The women who sing the praises of being cut with their full consent in a clean medical facility are speaking from a place of privilege.

Monstrous violations are happening to girls and women on a large scale across multiple countries. After the mutilation has taken place, the stories about girls and women being married off to abusive husbands who force their way into the irrevocably damaged bodies of their terrified wives are truly nauseating. If this isn't an example of rape culture, I don't know what is. This is why there are women who are fighting to have their voices heard. Helping these campaigners effect real change is far more useful than banging on about pubic hair.


Useful links if you'd like to do something about FGM

Daughters of Eve

Orchid Project

Edna Adan Hospital


Plan UK

Monday, 17 February 2014

Sex work, job creation and the latest moral panic

The headline from the International Business Times was a moral panic classic: "UK Government Pays Sex Clubs To Employ Teenage Girls." But it is a headline that is misleading and it misses the point. It conjures up sordid images of underage girls being plucked from schoolyards by evil government sex traffickers to work as prostitutes.

What has actually happened is that the Department of Work and Pensions (DWP) has paid cash incentives to a range of employers in the adult entertainment industry to hire unemployed people aged 18-24. Yes, if you are 18 you are a teenager - but you are also an adult in the eyes of the law and when you are an adult, you can work in for any legal employer in the adult entertainment industry. You may disapprove of the adult entertainment industry but if that's the case, you can go and do something else for a living.

The DWP distributed a list of the employers that can benefit from at least £2,000 in incentives funded by UK taxpayers. Here is the list:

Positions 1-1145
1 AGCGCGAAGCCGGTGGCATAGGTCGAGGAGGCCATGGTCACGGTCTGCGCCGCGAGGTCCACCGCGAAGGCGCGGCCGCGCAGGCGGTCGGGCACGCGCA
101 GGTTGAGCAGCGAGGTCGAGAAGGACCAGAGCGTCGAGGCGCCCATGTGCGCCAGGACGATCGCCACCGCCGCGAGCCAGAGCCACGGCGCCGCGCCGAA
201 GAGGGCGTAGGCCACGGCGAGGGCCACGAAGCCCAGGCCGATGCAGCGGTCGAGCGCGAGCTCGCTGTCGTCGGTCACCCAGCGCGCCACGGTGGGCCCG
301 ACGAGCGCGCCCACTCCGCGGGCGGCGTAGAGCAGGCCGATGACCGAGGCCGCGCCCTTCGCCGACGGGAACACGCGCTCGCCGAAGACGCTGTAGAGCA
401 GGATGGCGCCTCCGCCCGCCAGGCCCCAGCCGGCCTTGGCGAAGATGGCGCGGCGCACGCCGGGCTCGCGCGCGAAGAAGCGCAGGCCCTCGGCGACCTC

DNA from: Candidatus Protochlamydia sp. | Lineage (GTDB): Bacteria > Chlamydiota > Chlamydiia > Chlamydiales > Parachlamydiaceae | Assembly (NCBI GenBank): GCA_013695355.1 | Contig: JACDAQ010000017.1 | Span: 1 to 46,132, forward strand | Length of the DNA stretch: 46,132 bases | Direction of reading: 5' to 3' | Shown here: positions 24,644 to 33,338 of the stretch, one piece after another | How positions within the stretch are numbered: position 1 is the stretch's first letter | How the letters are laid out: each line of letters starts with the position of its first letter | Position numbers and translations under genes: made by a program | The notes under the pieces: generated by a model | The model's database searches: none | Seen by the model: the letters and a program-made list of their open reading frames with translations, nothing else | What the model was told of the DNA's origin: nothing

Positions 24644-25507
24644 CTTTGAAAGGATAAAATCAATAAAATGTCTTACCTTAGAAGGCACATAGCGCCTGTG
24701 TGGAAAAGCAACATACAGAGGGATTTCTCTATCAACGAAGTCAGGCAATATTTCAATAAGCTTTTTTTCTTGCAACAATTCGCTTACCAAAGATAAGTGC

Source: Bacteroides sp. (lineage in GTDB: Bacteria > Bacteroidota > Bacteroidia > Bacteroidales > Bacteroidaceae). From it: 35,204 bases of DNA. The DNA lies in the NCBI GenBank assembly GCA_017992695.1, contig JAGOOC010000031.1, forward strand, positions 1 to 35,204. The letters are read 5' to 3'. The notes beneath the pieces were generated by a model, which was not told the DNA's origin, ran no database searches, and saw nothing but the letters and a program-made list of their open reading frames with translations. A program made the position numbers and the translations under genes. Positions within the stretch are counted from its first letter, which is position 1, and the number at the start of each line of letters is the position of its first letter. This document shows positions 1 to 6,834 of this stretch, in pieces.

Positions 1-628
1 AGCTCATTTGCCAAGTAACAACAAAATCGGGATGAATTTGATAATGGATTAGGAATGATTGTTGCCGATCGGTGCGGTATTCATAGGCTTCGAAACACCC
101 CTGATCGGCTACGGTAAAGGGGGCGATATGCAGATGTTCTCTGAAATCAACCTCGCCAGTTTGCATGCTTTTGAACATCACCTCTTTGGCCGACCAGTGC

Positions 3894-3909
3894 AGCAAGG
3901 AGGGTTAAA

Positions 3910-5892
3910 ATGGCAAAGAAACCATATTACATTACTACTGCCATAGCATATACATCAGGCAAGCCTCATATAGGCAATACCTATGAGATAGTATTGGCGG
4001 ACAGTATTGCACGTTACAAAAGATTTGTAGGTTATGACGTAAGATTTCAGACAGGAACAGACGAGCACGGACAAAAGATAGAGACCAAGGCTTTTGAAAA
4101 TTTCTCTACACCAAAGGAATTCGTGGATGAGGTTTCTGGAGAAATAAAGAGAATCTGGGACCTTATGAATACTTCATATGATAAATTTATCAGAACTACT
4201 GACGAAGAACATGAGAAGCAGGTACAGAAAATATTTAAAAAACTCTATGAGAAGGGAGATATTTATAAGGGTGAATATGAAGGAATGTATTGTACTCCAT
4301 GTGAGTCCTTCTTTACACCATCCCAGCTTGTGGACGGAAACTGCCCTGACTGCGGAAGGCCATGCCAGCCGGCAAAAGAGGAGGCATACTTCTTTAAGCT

1. Those involved in the sale, manufacture, distribution and display of sex related products;
2. Auxiliary workers in lap/pole dancing clubs – e.g. bar staff, door staff, receptionists or cleaners;
3. Auxiliary workers in strip clubs – e.g. bar staff, door staff, receptionists or cleaners;
4. Auxiliary workers in saunas/massage parlours e.g. bar staff, door staff, receptionists or clearers;
5. Glamour model photographers;
6. Web-cam operators;
7. TV camera operators, sound technicians, producers/directors for adult channels on digital TV;
8. TV camera operators, sound technicians, producers/directors for pornographic films.

Like it or not, these are all perfectly legal ways to earn a living.

DWP rules stipulate that such employers can offer young jobseekers full-time work for up to 26 weeks as long as the jobseeker is not a performer nor performing sexual acts. Given the laws surrounding the legality of prostitution in the UK are rather muddy (and frankly ridiculous), this rule seems fair enough.

But it's not the morality of working in the adult entertainment industry that is the real problem here. The problem is that the UK government is turning the employers into welfare recipients in a scheme that doesn't do a damn thing to create long-term jobs. It doesn't matter if it's Sainsburys or Spearmint Rhino - this policy is stupid.